Metropolitan board rescinds emergency conservation mandate imposed on dozens of communities

News for Immediate Release__
Metropolitan board rescinds emergency conservation mandate imposed on dozens of communities
March 15, 2023

Southern Californians asked to continue using water efficiently to prepare for uncertainty of Colorado River water supplies, by increasing storage

The Metropolitan Water District of Southern California will no longer mandate emergency restrictions on water use for nearly 7 million people after winter storms helped alleviate shortage conditions that severely limited the availability of state water supplies, the Board of Directors decided Tuesday (March 14).

While the board’s action reflects improvements in the availability of State Water Project supplies, storage reserves have been drawn down and significant challenges remain to the region’s other source of imported water – the Colorado River. Metropolitan continues to call on residents and businesses across the region to use water as efficiently as possible to refill storage and prepare for potential steep cuts to supplies from the Colorado River.

“Southern California remains in a water supply deficit. The more efficiently we all use water today, the more we can keep in storage for a future dry year,” One Water Committee Chair Tracy Quinn said. “And as we face climate whiplash, dry conditions could return as soon as next year. Metropolitan is committed to helping residents save water through our expansive rebate and incentive programs.”

The mandated emergency restrictions removed Tuesday had been in place since June 2022 and required six of Metropolitan’s member agencies in portions of Los Angeles, Ventura and San Bernardino counties to limit outdoor watering to one day a week or live within volumetric limits. They were implemented after the state announced it would only be able to deliver a minimal amount of water in 2022 through the SWP, which brings water from Northern California to the south. The affected communities had limited access to other water supplies.  

“We know these last nine months were a sacrifice for the dozens of communities under mandatory restrictions. On behalf of Metropolitan, I want to express our deep appreciation to all those who helped us stretch our available water supplies to get us through the acute emergency,” said Metropolitan board Chair Adán Ortega, Jr. “We needed a 35 percent reduction in use, and through your remarkable efforts, you achieved that. Thank you.”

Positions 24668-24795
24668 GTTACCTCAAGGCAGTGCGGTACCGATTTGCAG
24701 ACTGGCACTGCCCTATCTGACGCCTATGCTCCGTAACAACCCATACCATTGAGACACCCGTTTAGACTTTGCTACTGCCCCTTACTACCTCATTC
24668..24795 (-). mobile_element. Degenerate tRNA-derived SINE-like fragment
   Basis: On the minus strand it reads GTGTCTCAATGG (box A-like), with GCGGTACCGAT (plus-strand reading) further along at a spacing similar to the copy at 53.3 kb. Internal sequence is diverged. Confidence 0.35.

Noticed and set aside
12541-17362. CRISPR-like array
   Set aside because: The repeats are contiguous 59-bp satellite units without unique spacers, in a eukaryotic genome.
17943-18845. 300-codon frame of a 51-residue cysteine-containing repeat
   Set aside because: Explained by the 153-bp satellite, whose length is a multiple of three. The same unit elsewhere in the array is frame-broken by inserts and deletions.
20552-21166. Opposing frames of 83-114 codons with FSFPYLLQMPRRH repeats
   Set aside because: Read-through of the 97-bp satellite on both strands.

Though Metropolitan is no longer requiring these restrictions, local water providers may still have mandatory measures in place. Residents and businesses are encouraged to contact their local water provider for the latest rules on water use in their communities.


From 2020 to 2022, California saw the three driest years in its history, resulting in historic low deliveries from the State Water Project. However, winter storms have helped restore depleted reservoirs, boosted snowpack in the Sierra Nevada and allowed the state, which manages the SWP, to increase the amount of available supplies to Southern California for this year.  


Still, the region remains under a water supply alert, calling for consumers and businesses to voluntarily continue to reduce their water use.

“While we certainly appreciate the improved water supply conditions, I want to caution everyone that our challenges are not over. We ask everyone to remain diligent in saving water regardless of the weather,” said Metropolitan General Manager Adel Hagekhalil.

“We also continue to face major uncertainties on our water supplies from the Colorado River,” Hagekhalil added.

To prevent the Colorado River’s reservoirs from dropping to catastrophic levels, the federal government has directed the seven Basin states that rely on the river, including California, to develop plans to cut their use of the river beginning in 2024. With rapid swings in weather that have become part of the climate reality for California, Hagekhalil said that Southern California is committed to making the necessary investments to safeguard the region’s water supplies.

“These climate conditions are an unfortunate reality that make water management today increasingly challenging,” he said. “But we committed to finding solutions. That means increasing our local supplies and accelerating our Pure Water Southern California water recycling project, replenishing our reservoirs, investing in our water system and helping the region continue their progress in conservation. We are all in this together.”


The Metropolitan Water District of Southern California is a state-established cooperative that, along with its 26 cities and retail suppliers, provides water for 19 million people in six counties. The district imports water from the Colorado River and Northern California to supplement local supplies, and helps its members to develop increased water conservation, recycling, storage and other resource-management programs.

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